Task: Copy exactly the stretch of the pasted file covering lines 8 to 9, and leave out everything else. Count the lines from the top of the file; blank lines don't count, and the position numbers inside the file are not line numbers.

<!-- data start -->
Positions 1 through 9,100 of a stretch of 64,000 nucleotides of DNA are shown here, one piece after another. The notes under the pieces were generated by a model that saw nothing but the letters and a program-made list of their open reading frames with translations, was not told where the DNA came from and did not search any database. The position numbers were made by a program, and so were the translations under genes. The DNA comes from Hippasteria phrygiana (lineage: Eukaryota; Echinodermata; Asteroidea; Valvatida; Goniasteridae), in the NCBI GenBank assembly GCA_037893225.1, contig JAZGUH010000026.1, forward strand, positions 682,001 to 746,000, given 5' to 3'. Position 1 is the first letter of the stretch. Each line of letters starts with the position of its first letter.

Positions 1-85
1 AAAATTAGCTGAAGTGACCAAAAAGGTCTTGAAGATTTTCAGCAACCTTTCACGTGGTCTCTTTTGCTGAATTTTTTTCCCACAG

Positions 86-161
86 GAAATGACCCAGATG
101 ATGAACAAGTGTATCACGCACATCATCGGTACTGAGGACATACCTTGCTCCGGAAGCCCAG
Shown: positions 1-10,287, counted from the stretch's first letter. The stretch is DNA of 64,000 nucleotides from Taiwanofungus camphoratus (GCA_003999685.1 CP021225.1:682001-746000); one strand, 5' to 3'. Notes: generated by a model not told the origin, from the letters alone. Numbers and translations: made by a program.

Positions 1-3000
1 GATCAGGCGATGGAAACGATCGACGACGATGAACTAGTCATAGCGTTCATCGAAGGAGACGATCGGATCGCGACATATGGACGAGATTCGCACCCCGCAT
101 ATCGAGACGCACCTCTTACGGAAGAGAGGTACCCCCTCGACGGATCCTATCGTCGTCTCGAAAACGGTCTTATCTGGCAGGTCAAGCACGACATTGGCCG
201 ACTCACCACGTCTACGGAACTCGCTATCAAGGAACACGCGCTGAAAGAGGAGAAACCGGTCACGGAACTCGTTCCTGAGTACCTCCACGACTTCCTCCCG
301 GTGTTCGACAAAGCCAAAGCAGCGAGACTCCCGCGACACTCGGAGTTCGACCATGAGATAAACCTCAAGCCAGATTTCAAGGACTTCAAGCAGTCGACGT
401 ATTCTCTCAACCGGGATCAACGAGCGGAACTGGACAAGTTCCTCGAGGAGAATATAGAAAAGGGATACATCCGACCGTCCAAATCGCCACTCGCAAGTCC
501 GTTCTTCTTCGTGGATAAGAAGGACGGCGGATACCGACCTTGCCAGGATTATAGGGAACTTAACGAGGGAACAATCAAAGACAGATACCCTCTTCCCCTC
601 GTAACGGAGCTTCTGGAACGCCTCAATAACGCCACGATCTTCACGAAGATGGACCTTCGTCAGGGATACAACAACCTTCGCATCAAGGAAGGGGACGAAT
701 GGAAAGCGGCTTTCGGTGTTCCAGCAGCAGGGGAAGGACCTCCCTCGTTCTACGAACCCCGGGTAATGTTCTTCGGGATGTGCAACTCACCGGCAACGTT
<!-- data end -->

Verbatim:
Positions 1-3000
1 GATCAGGCGATGGAAACGATCGACGACGATGAACTAGTCATAGCGTTCATCGAAGGAGACGATCGGATCGCGACATATGGACGAGATTCGCACCCCGCAT